EP3156044A1 (en) 2015-10-16 2017-04-19 Merz Pharma GmbH & Co. KGaA In situ cross-linkable polysaccharide compositions and uses thereof
CN106432810A (en) * 2016-09-09 2017-02-22 湖北科技学院 High-surface-tension hydrogel vitreous substitute and radiation preparation method thereof

Citations (6)

* Cited by examiner, † Cited by third party
Publication number Priority date Publication date Assignee Title
US4716154A (en) 1984-06-08 1987-12-29 Pharmacia Ab Gel of crosslinked hyaluronic acid for use as a vitreous humor substitute
US5258412A (en) 1992-03-09 1993-11-02 Peyman Gholam A Vitreous replacement
US5874417A (en) 1993-11-30 1999-02-23 The Research Foundation Of State University Of New York Functionalized derivatives of hyaluronic acid
EP1129683A1 (en) 1998-11-10 2001-09-05 Denki Kagaku Kogyo Kabushiki Kaisha Hyaluronic acid gel, process for the preparation thereof and medical materials containing the same
US6969531B2 (en) * 2000-10-24 2005-11-29 Engelhard Corporation Sodium hyaluronate microspheres
WO2006130455A2 (en) 2005-05-27 2006-12-07 Royer Biomedical, Inc. Bioresorbable polymer matrices and methods of making and using the same

Family Cites Families (10)

* Cited by examiner, † Cited by third party
Publication number Priority date Publication date Assignee Title
JPH0959303A (en) * 1995-08-22 1997-03-04 Shiseido Co Ltd Biocompatible hyaluronic acid gel and its application
JP4335316B2 (en) * 1996-09-19 2009-09-30 ザ・リージェンツ・オブ・ザ・ユニバーシティ・オブ・ミシガンThe Regents Of The University Of Michigan Polymers containing polysaccharides such as alginates or modified alginates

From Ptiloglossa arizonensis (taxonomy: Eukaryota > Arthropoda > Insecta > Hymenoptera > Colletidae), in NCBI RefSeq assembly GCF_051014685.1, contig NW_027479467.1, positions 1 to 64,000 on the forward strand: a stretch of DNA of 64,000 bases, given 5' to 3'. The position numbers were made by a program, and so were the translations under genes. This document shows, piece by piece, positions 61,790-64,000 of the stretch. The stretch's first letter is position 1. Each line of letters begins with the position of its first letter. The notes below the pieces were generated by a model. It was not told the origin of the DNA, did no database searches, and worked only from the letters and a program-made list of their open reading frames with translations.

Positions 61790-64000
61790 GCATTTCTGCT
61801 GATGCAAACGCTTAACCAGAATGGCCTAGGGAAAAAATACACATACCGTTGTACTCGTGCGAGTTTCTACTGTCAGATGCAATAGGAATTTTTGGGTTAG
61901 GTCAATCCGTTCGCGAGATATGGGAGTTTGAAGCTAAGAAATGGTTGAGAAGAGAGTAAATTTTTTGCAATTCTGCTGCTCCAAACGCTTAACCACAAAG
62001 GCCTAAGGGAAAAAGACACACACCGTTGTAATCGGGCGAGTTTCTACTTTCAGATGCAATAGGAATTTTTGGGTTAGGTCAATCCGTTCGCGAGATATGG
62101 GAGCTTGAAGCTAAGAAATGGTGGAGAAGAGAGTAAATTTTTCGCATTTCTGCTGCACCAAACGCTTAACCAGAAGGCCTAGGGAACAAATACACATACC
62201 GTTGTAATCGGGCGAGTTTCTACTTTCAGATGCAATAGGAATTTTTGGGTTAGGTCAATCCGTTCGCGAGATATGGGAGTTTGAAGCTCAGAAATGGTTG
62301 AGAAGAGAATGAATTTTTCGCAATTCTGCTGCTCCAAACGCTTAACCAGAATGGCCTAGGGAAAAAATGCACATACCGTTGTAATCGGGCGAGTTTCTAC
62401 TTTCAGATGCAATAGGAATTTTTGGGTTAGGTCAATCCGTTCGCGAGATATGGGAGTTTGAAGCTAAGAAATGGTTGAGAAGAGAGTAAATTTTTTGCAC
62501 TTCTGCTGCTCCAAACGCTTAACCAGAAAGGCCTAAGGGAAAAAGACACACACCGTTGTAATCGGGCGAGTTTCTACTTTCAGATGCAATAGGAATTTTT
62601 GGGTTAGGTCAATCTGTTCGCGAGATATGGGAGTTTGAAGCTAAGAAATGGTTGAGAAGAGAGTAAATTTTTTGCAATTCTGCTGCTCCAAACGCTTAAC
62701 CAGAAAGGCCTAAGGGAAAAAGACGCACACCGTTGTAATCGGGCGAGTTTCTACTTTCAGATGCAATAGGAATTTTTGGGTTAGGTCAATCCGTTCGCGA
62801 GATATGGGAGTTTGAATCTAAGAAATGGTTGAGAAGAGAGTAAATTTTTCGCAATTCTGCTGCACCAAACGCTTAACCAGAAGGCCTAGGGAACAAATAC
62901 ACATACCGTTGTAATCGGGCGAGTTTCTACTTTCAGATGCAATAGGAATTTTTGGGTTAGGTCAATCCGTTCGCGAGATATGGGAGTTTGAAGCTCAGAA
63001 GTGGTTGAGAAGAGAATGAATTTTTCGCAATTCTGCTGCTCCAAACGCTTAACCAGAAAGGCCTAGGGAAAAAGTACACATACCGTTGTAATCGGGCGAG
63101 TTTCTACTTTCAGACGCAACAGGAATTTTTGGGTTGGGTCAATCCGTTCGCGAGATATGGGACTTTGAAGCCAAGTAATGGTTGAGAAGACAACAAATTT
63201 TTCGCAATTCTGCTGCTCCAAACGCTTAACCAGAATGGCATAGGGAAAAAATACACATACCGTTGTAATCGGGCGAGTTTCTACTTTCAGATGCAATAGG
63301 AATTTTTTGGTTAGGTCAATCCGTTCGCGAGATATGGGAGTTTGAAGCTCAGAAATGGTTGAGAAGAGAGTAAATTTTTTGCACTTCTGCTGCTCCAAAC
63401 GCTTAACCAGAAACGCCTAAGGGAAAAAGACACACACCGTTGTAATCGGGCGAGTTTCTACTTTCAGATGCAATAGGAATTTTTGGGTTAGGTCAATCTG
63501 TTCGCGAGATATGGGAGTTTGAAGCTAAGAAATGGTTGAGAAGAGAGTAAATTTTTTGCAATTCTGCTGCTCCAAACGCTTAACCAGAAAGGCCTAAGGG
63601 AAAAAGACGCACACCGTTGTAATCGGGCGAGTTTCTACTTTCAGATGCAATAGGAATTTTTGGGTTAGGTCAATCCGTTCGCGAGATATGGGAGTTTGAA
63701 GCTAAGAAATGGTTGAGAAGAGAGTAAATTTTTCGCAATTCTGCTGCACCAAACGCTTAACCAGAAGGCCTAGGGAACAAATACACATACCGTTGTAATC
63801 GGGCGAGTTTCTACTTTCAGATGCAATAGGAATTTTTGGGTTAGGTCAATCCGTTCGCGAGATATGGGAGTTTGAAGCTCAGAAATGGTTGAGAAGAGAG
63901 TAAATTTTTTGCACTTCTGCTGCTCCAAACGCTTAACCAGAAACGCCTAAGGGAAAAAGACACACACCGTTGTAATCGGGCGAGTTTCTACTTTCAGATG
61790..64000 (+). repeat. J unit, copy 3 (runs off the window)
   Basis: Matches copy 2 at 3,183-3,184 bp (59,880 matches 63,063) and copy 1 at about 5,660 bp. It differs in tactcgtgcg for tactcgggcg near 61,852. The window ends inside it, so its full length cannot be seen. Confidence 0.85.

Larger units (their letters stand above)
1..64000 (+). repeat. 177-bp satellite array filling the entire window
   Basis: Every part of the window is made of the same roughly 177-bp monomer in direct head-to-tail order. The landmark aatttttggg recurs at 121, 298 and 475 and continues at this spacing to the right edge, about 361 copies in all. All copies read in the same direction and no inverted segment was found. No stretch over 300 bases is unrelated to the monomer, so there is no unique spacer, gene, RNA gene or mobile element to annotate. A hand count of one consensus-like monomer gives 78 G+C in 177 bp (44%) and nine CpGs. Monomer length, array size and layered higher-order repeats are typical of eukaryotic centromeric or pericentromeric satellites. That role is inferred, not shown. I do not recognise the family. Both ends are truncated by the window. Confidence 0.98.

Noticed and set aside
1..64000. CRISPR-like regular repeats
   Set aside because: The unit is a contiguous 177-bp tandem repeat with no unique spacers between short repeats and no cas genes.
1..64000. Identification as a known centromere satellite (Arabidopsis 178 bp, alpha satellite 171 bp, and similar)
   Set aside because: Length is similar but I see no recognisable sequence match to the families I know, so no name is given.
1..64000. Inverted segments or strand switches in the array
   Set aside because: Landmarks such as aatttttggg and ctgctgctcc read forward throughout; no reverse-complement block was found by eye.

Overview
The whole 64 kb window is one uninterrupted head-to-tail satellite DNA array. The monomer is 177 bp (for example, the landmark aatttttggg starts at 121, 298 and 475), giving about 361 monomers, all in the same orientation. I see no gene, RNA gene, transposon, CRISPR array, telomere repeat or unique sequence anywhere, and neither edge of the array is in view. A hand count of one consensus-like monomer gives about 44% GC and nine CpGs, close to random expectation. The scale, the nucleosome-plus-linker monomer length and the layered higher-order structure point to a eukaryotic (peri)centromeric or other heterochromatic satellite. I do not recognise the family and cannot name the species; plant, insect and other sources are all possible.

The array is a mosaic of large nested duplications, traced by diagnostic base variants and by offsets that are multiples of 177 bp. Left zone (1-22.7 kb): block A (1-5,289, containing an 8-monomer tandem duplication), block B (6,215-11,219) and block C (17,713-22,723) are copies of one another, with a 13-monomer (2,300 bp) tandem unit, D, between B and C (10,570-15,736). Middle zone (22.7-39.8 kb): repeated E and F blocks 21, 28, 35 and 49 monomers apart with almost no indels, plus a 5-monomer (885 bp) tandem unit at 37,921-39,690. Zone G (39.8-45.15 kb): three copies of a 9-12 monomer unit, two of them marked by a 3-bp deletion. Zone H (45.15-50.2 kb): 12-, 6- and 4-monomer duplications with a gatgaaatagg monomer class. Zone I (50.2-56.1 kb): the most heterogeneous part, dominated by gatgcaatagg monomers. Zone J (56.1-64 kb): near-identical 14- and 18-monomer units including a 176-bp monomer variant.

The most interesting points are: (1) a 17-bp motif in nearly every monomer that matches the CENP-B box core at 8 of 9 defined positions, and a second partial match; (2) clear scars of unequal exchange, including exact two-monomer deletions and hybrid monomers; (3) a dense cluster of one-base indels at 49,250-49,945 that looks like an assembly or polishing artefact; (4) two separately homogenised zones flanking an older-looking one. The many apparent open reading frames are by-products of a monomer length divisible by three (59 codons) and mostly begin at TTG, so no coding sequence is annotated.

EP1401898A1 (en) * 2001-06-29 2004-03-31 Ciba Specialty Chemicals Water Treatments Limited Novel polymer composition
CN1259363C (en) * 2003-09-05 2006-06-14 上海盟雷医疗器械科技有限公司 Transparent acid gel and its preparation method
RU2346996C2 (en) 2004-06-29 2009-02-20 ЮРОПИЭН НИКЕЛЬ ПиЭлСи Improved leaching of base metals
JP2008505716A (en) * 2004-07-09 2008-02-28 ザ クリーヴランド クリニック ファウンデーションThe Cleveland Clinic Foundation Hydroxyphenyl crosslinked polymer networks and their applications
WO2006042161A3 (en) * 2004-10-07 2006-08-31 Du Pont Polysaccharide-based polymer tissue adhesive for medical use
US8524885B2 (en) * 2006-03-07 2013-09-03 Prochon Biotech Ltd. Hydrazido derivatives of hyaluronic acid
CN100508950C (en) * 2006-06-02 2009-07-08 凌沛学 Method for preparation of cross-linking hyaluronic acid sodium jelly glue implanted in eyes
JP5165281B2 (en) * 2007-06-01 2013-03-21 株式会社バイオベルデ 2 reactant type medical hydrogel forming agent, and hyaluronic acid gel obtained from this

Patent Citations (6)

* Cited by examiner, † Cited by third party
Publication number Priority date Publication date Assignee Title
US4716154A (en) 1984-06-08 1987-12-29 Pharmacia Ab Gel of crosslinked hyaluronic acid for use as a vitreous humor substitute
US5258412A (en) 1992-03-09 1993-11-02 Peyman Gholam A Vitreous replacement
US5874417A (en) 1993-11-30 1999-02-23 The Research Foundation Of State University Of New York Functionalized derivatives of hyaluronic acid